In terms of finding online deals, Cyber Monday is the one day of the year on which a savvy shopper can get the majority of their holiday shopping done before they even break for lunch! In the business world, management would likely expect lower productivity after Thanksgiving due to the all to common employee turkey coma. But take a closer look, and they will likely see that many are furiously shopping online, hunting for deals and racking up purchases on their credit cards.

What do almost all online shopping stores ask you to do nowadays? They ask you to set up an identity and password on their site. Honestly, given the choice to create a brand new password for a new identity, or use an existing one that they use daily to sign into their work accounts, most will choose the latter out of convenience. They usually take the easiest road possible, using the same password from site to site, over and over again. Almost every online site asks you to provide an email address, and, though most employees may use their own personal email, not everyone segregates their personal and work email addresses.

The problem with this scenario, is that you now have the potential for your end-users’ email addresses and passwords to be in the hands of another organization, of which you have no control, and no idea of their level of security. Unfortunately, we know from experience that hackers often target large online retailers because they are treasure troves of personally identifiable information (PII). 

People will shop online on Cyber Monday, regardless of concern, and, while they focus on their own interests, they likely won't stop to consider the risks to their company. Aside from shutting down the company’s internet connectivity, what should an IT manager to do to protect his or her organization? There actually are a number of ways to position an organization’s identity and access management policies to tackle threats like this. There’s no one silver bullet, but there are a couple of overlapping approaches to take. The analogy I would use is how we protect our own homes. You start with your most prized valuables, and maybe put those in a safe in a room inside your house. Then, you look at your entryways and check out the door locks, perhaps investing in a security system. You also look at the exterior of your house to make sure the exterior lights work, making it less inviting for burglars. Another precaution may include asking your neighbors to keep an eye on your place while you‘re away.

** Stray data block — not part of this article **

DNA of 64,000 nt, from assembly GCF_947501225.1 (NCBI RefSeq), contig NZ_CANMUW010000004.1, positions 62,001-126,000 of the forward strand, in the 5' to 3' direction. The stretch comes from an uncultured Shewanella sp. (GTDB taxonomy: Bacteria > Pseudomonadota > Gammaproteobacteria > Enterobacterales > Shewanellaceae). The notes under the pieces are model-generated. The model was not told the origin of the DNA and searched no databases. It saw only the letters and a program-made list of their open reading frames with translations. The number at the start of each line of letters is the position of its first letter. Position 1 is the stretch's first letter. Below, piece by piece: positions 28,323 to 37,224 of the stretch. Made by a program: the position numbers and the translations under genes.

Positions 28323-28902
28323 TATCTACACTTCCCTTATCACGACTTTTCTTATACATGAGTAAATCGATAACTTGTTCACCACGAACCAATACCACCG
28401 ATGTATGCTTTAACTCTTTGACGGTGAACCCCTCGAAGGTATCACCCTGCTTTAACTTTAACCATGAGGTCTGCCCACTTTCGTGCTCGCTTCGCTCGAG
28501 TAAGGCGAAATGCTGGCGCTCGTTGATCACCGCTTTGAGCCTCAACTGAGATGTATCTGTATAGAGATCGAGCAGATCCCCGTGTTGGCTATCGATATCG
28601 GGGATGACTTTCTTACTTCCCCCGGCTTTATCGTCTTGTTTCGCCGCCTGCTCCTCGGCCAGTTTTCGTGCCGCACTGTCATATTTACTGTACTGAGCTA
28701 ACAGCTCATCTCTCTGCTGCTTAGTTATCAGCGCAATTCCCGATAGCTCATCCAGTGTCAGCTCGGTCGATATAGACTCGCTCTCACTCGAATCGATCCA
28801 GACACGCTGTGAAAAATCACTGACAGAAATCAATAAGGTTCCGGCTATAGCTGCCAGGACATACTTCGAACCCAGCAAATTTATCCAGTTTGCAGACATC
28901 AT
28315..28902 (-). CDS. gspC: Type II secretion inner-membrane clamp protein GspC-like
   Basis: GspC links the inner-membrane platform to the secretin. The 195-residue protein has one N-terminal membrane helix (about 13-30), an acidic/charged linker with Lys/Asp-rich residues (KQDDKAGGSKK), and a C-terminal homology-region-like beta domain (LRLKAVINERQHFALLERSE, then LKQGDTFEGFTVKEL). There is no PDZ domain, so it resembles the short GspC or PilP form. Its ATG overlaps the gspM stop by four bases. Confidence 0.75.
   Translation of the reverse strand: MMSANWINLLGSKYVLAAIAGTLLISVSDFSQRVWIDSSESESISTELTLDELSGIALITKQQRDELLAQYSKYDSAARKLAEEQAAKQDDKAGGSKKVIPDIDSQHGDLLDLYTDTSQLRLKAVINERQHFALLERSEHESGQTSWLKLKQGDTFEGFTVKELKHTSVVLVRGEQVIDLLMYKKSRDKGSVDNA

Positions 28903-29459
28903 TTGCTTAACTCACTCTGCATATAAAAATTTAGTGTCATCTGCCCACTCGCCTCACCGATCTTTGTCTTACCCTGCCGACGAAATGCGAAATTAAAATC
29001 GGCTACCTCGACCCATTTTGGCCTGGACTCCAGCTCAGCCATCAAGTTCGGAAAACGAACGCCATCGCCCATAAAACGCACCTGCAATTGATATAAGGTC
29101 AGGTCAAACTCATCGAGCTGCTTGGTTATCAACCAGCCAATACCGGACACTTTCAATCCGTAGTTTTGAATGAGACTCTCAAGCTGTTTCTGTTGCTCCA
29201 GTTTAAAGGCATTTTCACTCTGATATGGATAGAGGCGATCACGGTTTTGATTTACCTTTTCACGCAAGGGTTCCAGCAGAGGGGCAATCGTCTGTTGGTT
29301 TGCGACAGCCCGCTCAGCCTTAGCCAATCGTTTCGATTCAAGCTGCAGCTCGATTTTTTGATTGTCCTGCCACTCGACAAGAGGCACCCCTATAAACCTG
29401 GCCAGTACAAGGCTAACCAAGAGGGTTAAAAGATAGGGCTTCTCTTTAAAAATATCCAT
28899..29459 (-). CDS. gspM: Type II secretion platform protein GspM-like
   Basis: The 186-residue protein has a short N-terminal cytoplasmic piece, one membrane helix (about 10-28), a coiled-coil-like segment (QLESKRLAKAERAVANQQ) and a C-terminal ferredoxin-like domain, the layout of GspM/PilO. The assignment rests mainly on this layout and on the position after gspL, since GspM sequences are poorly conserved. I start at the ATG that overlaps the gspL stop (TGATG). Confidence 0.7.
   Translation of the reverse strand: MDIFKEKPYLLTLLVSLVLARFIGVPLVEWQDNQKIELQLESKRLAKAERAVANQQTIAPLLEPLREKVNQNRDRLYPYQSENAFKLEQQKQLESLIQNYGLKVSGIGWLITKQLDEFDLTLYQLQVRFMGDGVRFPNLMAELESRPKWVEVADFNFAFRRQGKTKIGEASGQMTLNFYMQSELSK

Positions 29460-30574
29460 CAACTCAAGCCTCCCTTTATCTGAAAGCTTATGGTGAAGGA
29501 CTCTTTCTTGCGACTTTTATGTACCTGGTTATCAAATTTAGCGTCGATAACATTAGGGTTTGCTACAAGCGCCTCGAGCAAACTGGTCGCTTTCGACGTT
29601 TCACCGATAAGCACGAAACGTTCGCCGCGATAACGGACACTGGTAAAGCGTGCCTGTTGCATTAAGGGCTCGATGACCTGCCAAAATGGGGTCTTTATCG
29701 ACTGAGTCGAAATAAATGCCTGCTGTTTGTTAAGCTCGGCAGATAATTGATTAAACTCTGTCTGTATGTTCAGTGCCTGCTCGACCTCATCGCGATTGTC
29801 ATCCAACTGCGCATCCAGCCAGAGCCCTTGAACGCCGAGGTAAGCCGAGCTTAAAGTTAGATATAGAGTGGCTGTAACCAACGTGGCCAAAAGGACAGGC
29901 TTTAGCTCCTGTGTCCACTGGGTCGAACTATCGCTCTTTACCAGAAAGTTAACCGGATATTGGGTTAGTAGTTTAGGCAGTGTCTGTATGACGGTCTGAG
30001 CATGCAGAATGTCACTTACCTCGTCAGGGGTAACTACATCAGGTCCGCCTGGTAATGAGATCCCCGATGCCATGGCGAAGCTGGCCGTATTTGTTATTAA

Similarly, when looking at your organization’s eSecurity, you should start with the innermost risk by undertaking a discovery and evaluation process of the company’s most sensitive data. This is extremely important (and not just close to Cyber Monday). Ask questions about how much sensitive data exists, where it is located, who has access to it, who is the appropriate data owner, and when was the last time an attestation process was completed to determine if only those who need the access have it. If you appropriately protect your data internally, you can eliminate some of your risk.

Secondly, look at how your end-users are logging into your organization's network. What are your password policies, and how often are they updated? Do you have a policy that any of your end-users with more sensitive access entitlements require two-factor authentication (something a user knows, such as a password, and something a user has, such as a smart card) to log in? If your organization has sensitive data such as intellectual property, or contains your own customers’ personally identifiable information, and you’ve taken steps to limit access to that data by saying only the 10 percent of your organization who require access to do their jobs can actually have it, then it probably makes sense to add an extra layer of security on their access through something like two-factor authentication.

Finally, do you have anything that monitors your end-users’ routine actions? In other words, establishing parameters to define a rule launching an alert when something is odd or amiss. For example, if you have an end-user who has attempted to sign on 10 times in less than a minute, that is something that should trigger an alert. Another example would be if you have an end-user trying to sign on from an IP address outside the country at a very odd hour.

On Cyber Monday this year, if you are an IT manager (when you aren’t snagging some deals yourself), be sure to take a look at your organization’s approach to eSecurity and identity and access management practices. Breaches are very costly with long-lasting effects that could lead to a very bah humbug holiday season.

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